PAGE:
Today’s run (street): 3.9 miles
Happy Thanksgiving. This is many people’s favorite holiday, mine too I guess, because it is so inclusive. No divisive factors such as religion, culture or politics at play. As long as you don’t think about what really happened on or around the first Thanksgiving (SIOR recently made the point that the original dinner was anything but inclusive), you can enjoy a middle of the workweek break. We’re heading out for Thanksgiving dinner soon. Rumor has it that our hosts are cooking a lot of vegan food, but there WILL be turkey.
Thanksgiving time is a runner’s paradise, because of all the local Turkey Trots that happen around the holiday. I had a good time, under miserable conditions, while running the Long Beach Turkey Trot last Sunday. We were signed up for this morning’s Nissequoge 5K, but we decided to forgo our plans in favor of doing something else. We’ve run that race for the past three years as a family, at a very easy pace. I’ve never run a competitive race on Thanksgiving day, but I’m thinking of changing that next year.
Instead of a Turkey Trot, I settled for a neighborhood run this morning. With 12 MPH winds, it felt like 21° outside. I probably overdressed for the run, but the Long Beach experience was still fresh on my mind. Even so, when the wind hit head-on, it seemed to pass through every layer I was wearing. I was feeling okay about my progress until I encountered another runner coming from a connecting street who turned onto the road behind me. He passed me a few seconds later, before taking a right while I kept going straight.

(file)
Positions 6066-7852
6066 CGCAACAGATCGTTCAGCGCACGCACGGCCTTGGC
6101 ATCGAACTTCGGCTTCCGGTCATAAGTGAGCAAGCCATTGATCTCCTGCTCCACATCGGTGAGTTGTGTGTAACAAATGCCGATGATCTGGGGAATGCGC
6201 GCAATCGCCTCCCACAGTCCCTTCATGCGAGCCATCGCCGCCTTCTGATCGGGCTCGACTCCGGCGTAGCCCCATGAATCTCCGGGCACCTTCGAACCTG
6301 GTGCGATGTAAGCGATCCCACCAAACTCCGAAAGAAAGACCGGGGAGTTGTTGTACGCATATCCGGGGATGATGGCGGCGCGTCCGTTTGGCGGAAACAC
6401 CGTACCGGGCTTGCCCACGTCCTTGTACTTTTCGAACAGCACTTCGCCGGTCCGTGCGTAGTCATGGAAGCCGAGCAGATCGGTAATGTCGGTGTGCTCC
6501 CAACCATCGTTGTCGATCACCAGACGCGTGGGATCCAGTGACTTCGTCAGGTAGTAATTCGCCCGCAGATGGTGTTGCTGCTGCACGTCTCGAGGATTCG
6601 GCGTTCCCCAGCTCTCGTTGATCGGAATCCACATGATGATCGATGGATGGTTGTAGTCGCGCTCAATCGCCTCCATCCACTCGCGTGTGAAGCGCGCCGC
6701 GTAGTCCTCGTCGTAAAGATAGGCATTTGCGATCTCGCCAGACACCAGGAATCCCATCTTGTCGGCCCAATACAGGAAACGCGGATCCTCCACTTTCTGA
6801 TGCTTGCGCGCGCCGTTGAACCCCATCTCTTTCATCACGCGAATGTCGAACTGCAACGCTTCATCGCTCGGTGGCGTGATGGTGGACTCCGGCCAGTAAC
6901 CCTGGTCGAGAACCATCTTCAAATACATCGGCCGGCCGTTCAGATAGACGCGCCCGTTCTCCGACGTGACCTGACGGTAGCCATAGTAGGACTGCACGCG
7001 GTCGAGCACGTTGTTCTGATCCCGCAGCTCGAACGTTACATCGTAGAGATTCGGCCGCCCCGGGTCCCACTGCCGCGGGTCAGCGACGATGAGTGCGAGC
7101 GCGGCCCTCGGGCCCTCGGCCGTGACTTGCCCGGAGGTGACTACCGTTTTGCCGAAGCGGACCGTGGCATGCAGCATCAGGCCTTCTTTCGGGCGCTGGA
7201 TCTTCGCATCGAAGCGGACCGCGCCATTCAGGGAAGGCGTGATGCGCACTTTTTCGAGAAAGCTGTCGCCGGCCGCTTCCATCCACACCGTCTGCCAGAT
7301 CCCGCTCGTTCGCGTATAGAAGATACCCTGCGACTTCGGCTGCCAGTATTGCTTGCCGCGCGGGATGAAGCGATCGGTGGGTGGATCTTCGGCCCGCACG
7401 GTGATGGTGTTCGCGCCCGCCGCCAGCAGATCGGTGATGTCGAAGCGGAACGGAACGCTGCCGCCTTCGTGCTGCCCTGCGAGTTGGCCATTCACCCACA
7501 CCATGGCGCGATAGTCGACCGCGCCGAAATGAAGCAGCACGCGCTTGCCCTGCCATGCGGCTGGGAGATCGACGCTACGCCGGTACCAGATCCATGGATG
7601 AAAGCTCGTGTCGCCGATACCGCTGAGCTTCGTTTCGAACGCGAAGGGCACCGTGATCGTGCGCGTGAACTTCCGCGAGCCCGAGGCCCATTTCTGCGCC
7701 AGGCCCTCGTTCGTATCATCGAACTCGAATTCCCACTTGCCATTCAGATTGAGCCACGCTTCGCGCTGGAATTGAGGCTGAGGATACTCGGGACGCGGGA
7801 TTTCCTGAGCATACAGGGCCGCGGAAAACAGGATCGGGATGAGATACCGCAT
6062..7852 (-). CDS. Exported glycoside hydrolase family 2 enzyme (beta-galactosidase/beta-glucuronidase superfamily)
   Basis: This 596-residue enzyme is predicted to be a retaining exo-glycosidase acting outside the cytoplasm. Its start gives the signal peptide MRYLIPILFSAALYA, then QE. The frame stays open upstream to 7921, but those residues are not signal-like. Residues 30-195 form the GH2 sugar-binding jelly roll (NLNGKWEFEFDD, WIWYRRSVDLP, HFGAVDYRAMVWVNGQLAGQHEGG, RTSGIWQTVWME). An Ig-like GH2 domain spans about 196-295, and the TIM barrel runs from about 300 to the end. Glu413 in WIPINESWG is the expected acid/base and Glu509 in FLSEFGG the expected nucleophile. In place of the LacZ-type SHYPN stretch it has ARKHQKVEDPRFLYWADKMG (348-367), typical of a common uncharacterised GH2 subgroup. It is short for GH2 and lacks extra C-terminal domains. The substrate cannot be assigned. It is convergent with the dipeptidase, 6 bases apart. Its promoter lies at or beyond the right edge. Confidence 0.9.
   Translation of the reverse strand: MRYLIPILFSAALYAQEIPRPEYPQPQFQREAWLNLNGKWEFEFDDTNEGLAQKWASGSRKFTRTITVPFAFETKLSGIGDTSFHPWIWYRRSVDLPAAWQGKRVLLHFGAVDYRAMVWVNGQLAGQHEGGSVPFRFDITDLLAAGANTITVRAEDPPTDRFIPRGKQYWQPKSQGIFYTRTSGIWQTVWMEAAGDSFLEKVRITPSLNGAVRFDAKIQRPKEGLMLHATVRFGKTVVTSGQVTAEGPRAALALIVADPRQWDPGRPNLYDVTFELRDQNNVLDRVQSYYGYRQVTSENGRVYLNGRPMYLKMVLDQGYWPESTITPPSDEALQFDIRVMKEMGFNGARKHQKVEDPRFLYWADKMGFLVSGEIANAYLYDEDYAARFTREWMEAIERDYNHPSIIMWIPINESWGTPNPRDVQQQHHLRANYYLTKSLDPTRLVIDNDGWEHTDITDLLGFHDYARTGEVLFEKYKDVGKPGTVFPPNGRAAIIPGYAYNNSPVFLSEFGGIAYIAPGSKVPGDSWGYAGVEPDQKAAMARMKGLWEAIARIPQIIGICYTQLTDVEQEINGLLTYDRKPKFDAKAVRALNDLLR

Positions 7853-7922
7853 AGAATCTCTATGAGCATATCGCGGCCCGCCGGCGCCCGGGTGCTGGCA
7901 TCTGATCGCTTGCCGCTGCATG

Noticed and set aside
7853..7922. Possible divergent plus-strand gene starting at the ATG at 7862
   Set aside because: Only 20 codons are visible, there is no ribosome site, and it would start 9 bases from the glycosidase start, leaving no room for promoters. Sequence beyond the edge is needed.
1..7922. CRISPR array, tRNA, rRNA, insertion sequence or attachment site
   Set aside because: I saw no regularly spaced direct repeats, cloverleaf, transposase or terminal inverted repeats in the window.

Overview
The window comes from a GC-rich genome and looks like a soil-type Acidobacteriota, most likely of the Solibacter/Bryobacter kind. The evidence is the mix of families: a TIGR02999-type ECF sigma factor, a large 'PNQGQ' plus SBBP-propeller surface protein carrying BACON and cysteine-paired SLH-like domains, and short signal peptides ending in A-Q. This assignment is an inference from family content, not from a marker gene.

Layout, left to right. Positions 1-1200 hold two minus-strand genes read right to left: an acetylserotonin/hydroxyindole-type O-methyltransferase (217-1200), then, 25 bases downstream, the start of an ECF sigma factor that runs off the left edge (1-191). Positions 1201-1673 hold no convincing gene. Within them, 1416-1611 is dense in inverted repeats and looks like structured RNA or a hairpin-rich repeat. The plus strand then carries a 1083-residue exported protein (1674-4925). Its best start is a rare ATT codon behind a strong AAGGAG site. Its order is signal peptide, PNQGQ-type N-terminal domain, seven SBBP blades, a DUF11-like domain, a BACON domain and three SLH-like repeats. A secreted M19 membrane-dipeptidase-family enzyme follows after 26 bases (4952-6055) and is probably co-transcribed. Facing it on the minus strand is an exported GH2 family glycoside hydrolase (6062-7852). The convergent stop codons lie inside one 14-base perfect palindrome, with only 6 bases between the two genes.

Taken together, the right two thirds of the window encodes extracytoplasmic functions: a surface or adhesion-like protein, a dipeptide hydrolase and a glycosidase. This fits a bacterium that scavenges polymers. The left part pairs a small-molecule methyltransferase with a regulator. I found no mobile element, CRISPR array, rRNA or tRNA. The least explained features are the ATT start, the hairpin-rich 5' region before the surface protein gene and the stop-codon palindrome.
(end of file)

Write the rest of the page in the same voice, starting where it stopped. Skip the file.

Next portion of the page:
I sometimes have trouble understanding why people run faster than me. This person seemed to be maintaining the same cadence as me and his stride was not particularly open. Yet he moved at a faster rate than me. Puzzling. I know that, in reality, his cadence was faster and his stride was longer. It just didn’t look like that.
Today feels like Sunday, but the weekend is yet to come. I plan to address the speed issue on one of those weekend days by running intervals at the track. Perhaps that, and a continued focus on increasing my average distance, will help me achieve the elusive sub-9 pace that I used to expect when I raced. I like to think that I would have saved 30 seconds per mile on Sunday if I wasn’t running into 29 MPH winds. But that may just be wishbone thinking.